Jay Wright has been a staple of the Philadelphia basketball scene for more than two decades, turning Villanova from decent program into one of the best in the nation. And now, after three Final Four appearances in the last seven seasons — not to mention two national titles — one of the best coaches in basketball history and a member of the hall of fame is calling it a career and turning the Nova program over to his former assistant, Kyle Neptune.
Just how much winning did Jay Wright do?
So, how much success did Jay Wright have at Villanova? Obviously, a lot. But it wasn’t always a forgone conclusion that the Wildcats would be playing deep into March. And before building Villanova into a powerhouse, Wright spent seven seasons at Hofstra, turning them from a 10-win team in his first season to a 26-5 squad with back-to-back tourney appearances.
Here’s a season-by-season look at Wright’s career record as a head coach, dating back to his first year at Hofstra in 1994 and going through his final tourney run at ‘Nova.
Overall, Wright finishes with a 642-282 record (.695) as a head coach, including 520-197 (.725) at Villanova.
Can Kyle Neptune keep Villanova on top?
Obviously, the big question for Villanova fans — and college basketball fans in general — is who is Kyle Neptune, the guy tasked with replacing Wright on the Main Line. While there’s a lot to know about the new coach, his philosophies and his ability to recruit, his past experience is telling as well.
And as a head coach, there hasn’t been much. But if Wright is indeed one of the best coaches in the game, then Neptune learned from the best, serving as an assistant under Wright from 2013-21. The longtime Villanova assistant got his start as an assistant under another former Philly coach, Joe Mihalich, at Niagara, and spent three seasons there (2010-2013) before returning to Villanova, where he had perviously served as a video coordinator from 2008-10.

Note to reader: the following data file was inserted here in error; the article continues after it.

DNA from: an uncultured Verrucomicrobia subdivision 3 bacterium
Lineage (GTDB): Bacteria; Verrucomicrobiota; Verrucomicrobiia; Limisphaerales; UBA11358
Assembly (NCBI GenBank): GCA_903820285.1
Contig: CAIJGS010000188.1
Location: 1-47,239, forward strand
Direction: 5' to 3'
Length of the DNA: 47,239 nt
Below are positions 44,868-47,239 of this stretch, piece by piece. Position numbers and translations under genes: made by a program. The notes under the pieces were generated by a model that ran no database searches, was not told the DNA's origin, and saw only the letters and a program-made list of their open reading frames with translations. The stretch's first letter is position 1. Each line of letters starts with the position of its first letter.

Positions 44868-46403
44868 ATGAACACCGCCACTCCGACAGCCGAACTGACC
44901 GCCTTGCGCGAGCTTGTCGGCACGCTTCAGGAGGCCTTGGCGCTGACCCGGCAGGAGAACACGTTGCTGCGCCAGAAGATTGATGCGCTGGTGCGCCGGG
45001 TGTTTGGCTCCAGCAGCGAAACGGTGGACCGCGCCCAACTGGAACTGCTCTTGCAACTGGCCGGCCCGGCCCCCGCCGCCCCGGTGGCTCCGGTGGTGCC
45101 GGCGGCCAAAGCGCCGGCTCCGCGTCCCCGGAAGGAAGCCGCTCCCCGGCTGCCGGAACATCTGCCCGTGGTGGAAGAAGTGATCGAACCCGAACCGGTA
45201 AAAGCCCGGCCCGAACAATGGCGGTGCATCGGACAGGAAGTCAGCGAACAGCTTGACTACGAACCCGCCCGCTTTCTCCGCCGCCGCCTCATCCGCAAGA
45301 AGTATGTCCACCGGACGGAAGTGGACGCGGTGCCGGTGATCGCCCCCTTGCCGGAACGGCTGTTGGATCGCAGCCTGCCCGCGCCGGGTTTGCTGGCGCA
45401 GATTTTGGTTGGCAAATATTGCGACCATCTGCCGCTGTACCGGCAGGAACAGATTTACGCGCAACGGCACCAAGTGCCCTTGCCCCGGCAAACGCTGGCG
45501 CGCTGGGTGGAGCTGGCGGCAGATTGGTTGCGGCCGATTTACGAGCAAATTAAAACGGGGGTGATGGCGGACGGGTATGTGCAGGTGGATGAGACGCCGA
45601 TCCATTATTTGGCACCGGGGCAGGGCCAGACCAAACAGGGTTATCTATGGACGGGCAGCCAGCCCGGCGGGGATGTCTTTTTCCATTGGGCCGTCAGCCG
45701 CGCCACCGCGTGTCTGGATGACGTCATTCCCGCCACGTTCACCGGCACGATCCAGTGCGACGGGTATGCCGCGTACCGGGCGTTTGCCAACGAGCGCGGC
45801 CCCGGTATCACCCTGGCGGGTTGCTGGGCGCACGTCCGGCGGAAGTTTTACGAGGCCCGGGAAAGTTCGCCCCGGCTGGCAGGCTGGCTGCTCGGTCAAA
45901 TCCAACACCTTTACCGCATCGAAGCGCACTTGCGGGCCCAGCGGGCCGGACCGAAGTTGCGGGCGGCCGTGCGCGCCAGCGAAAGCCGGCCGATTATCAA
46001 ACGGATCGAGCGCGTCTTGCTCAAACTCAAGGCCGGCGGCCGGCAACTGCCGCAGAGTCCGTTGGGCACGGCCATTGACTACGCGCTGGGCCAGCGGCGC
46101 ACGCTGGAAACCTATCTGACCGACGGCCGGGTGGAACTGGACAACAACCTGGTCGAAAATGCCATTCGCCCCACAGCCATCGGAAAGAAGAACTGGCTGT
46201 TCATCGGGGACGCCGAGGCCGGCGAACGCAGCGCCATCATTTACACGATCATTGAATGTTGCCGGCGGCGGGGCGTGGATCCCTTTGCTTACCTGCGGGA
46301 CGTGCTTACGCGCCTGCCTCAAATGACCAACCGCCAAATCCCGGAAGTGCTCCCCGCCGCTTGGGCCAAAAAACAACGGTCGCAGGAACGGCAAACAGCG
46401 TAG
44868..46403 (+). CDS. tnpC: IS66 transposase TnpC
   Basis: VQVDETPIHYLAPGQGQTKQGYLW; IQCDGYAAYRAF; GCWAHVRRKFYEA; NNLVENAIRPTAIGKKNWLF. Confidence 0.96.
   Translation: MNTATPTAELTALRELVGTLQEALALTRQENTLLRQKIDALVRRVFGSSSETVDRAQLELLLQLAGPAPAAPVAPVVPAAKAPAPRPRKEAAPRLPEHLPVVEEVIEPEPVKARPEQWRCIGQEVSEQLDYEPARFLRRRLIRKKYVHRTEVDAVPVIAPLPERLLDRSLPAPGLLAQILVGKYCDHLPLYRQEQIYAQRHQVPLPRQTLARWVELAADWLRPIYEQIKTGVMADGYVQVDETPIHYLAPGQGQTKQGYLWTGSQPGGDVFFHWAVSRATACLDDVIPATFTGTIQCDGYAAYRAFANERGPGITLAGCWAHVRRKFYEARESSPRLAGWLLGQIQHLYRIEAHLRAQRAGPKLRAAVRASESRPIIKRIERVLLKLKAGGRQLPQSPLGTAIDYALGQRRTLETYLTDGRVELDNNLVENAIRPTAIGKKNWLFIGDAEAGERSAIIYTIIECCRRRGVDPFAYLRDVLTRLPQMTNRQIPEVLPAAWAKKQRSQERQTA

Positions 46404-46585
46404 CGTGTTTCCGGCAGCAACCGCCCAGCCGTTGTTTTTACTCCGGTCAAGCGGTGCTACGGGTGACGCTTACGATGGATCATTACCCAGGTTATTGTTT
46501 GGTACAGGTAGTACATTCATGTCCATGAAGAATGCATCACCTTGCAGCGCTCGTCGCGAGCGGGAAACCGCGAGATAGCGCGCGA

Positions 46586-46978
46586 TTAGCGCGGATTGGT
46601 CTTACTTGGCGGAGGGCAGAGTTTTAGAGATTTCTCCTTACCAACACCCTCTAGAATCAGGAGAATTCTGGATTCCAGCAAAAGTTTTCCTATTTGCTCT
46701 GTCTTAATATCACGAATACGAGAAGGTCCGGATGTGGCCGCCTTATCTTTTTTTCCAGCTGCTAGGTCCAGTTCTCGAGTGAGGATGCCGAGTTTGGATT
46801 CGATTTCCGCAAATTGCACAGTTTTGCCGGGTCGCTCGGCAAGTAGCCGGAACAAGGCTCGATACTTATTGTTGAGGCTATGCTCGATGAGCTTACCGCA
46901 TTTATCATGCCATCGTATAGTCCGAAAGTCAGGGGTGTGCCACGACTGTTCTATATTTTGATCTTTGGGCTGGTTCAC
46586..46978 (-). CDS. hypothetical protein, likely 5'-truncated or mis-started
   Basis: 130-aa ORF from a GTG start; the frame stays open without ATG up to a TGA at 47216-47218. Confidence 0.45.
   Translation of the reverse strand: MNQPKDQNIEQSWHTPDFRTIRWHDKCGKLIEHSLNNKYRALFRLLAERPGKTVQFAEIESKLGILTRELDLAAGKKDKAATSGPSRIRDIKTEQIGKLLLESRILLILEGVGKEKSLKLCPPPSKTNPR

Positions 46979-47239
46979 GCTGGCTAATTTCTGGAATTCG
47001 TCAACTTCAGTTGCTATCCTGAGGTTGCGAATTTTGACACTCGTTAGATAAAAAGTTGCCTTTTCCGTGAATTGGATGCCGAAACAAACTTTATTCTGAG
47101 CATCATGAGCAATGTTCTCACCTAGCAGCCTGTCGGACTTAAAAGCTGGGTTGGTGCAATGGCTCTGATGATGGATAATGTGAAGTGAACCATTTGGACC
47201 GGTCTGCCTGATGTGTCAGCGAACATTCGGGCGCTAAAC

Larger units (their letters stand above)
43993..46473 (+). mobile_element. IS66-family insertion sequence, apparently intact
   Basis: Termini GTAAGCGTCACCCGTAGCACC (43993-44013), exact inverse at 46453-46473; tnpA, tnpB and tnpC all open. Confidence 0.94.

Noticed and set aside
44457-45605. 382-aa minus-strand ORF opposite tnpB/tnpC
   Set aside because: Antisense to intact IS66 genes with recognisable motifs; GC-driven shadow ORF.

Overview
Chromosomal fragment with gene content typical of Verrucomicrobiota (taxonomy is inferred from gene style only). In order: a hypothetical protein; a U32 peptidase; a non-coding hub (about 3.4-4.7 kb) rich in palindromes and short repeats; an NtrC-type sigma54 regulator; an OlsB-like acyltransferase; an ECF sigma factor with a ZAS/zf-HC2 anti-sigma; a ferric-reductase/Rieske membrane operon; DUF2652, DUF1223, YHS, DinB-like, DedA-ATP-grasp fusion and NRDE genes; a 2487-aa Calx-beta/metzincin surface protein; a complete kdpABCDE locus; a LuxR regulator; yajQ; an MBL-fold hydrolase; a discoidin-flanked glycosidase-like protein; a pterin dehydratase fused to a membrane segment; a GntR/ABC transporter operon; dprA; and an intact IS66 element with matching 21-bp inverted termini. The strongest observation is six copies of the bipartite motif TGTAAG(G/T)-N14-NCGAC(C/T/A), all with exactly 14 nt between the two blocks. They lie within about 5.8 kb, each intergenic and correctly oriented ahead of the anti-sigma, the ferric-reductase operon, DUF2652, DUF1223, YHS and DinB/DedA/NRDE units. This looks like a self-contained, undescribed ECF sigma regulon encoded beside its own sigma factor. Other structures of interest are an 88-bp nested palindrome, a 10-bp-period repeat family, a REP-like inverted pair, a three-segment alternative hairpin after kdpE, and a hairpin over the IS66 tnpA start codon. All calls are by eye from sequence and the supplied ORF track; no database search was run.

Those next eight years that Neptune spent working alongside Wright just so happen to include the Wildcats’ greatest run of success under their now-former coach, including two titles. And it’s not like Neptune doesn’t have any experience running a team on his own.
Last year, the Lehigh product spent the season helping turn Fordham’s program around. After winning just 11 games combined over the previous two seasons, Neptune’s Rams won 16 total, including eight conference wins, something Fordham hadn’t done in Atlantic 10 play since his predecessor Jeff Neubauer’s first season in 2015-16.
Now, with just one year of head coaching experience, he takes over one of the best programs in the country.